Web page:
The United Kingdom recently conducted its first-ever trial and evaluation of three heavy unmanned ground vehicles (H-UGVs), ramping up its armed force’s combat capacity in 21st-century warfare.

The test involved a rigorous assessment of the capabilities of each H-UGV and its respective effectiveness in different battlefield scenarios.

According to UK military officials, more than two weeks of testing was conducted at the British Army’s Armoured Trials and Development Unit (ATDU) in Bovington, Dorset, in England, evaluating the heavy (weighing over five tons) remotely-controlled vehicles developed by defense contractors from the Human-Machine Teaming Framework.

A first of its kind, the Defense Equipment and Support’s Future Capability Group (FCG) spearheaded the trial and performed a “stringent” examination on the selected H-UGVs, including Elbit System’s ROBUST, Milrem Robotics’ Type X, and Rheinmetall’s Wiesel.

These heavy robotic vehicles were evaluated on various criteria, including speed and agility, coping and traversing over rugged terrain, and communication systems.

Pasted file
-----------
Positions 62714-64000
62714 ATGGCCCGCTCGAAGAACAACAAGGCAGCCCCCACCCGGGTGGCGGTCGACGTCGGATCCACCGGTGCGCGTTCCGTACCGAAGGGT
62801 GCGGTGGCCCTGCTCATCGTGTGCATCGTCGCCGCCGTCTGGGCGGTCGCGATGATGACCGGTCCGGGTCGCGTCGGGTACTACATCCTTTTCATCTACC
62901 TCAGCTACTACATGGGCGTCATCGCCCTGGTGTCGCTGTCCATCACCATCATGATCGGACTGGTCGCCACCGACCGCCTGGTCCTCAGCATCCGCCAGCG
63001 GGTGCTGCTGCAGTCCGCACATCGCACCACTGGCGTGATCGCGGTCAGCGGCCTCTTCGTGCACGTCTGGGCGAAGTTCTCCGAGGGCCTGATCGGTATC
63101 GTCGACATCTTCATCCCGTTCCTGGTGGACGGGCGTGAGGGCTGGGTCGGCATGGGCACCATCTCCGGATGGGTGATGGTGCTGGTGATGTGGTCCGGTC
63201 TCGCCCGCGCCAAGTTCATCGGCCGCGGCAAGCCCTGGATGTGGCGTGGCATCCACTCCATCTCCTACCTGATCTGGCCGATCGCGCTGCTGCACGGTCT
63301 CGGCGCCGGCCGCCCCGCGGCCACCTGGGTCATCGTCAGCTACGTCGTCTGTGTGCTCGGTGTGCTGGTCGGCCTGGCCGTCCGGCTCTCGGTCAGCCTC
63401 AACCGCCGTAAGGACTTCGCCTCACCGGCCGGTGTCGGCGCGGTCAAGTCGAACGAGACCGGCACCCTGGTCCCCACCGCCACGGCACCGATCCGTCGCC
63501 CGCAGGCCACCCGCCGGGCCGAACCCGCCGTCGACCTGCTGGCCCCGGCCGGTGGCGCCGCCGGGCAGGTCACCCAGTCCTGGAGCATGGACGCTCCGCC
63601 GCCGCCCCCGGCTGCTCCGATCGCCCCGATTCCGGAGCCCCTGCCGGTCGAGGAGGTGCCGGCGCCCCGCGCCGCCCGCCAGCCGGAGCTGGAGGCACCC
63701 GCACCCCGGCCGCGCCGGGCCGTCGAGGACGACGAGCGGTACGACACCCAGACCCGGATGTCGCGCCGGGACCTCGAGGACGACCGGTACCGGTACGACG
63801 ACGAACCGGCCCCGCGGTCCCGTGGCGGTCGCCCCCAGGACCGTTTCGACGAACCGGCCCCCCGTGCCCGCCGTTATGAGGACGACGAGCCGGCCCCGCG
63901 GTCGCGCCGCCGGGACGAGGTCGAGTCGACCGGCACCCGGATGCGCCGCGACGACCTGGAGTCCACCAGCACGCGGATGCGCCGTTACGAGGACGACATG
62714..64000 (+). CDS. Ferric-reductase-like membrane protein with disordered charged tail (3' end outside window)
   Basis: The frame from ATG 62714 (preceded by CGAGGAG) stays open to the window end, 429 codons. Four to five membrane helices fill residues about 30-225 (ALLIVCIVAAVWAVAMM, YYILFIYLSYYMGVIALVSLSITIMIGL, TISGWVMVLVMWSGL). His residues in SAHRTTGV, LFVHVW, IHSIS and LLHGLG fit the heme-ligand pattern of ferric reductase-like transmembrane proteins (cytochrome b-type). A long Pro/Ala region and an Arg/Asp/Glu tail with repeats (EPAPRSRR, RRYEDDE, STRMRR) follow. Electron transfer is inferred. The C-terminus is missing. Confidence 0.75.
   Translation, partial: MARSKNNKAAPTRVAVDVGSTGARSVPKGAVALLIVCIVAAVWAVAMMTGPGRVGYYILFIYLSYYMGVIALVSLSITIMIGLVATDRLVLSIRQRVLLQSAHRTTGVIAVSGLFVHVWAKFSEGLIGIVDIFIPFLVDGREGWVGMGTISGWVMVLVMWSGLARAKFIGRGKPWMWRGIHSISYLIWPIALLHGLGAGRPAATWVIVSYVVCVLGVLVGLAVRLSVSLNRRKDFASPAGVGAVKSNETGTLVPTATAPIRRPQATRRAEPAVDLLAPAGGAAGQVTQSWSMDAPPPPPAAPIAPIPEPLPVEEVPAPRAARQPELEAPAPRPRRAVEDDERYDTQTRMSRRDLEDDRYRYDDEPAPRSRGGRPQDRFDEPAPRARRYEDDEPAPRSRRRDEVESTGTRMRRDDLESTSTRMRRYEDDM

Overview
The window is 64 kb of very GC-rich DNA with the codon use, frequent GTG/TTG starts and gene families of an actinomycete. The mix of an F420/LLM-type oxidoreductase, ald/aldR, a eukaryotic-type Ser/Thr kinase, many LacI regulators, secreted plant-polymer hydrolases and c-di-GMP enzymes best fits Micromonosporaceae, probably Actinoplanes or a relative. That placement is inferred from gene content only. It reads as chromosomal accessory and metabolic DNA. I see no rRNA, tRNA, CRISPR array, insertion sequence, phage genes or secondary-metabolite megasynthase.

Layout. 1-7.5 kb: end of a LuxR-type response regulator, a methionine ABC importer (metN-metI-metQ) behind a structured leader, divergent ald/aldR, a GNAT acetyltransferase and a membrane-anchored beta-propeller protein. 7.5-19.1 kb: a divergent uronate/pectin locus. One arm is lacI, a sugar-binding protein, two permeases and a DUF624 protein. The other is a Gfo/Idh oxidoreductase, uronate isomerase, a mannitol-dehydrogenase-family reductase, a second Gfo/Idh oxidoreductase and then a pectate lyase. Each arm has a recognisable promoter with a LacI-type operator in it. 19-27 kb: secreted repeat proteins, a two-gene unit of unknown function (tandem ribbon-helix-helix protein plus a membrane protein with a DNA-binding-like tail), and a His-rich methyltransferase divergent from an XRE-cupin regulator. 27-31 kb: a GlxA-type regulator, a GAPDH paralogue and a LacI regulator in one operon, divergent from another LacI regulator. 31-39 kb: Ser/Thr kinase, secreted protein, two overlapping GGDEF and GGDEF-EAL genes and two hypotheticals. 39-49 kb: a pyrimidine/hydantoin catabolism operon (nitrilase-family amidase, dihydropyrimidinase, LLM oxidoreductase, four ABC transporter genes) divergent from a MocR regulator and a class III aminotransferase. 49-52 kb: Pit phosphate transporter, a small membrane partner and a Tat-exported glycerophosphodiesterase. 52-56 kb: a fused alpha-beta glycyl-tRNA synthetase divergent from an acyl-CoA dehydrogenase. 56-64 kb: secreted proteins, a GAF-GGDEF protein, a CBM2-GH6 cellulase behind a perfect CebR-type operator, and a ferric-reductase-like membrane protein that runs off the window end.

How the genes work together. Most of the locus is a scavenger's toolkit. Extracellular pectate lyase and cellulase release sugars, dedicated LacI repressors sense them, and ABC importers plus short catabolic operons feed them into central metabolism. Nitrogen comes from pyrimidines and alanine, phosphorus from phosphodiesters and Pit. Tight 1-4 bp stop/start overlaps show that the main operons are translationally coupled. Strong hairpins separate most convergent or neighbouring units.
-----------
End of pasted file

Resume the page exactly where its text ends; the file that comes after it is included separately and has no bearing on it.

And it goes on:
Officials who partook in the trial were pleased with the overall demonstrations, with ATDU Commanding Officer Lt. Col. James de St John-Pryce expressing his satisfaction with the whole experience.

“It’s been a fascinating experience to test these platforms, see what they can do and what could potentially be achieved on the battlefield with crewless vehicles in the next 10, 20, or 30 years,” he said. “Make no mistake, we are at step one of a very long journey.”

But I am excited by what we witnessed during the trials … a great example of collaboration between the Army, FCG, and our industry partners,” de St John-Pryce added.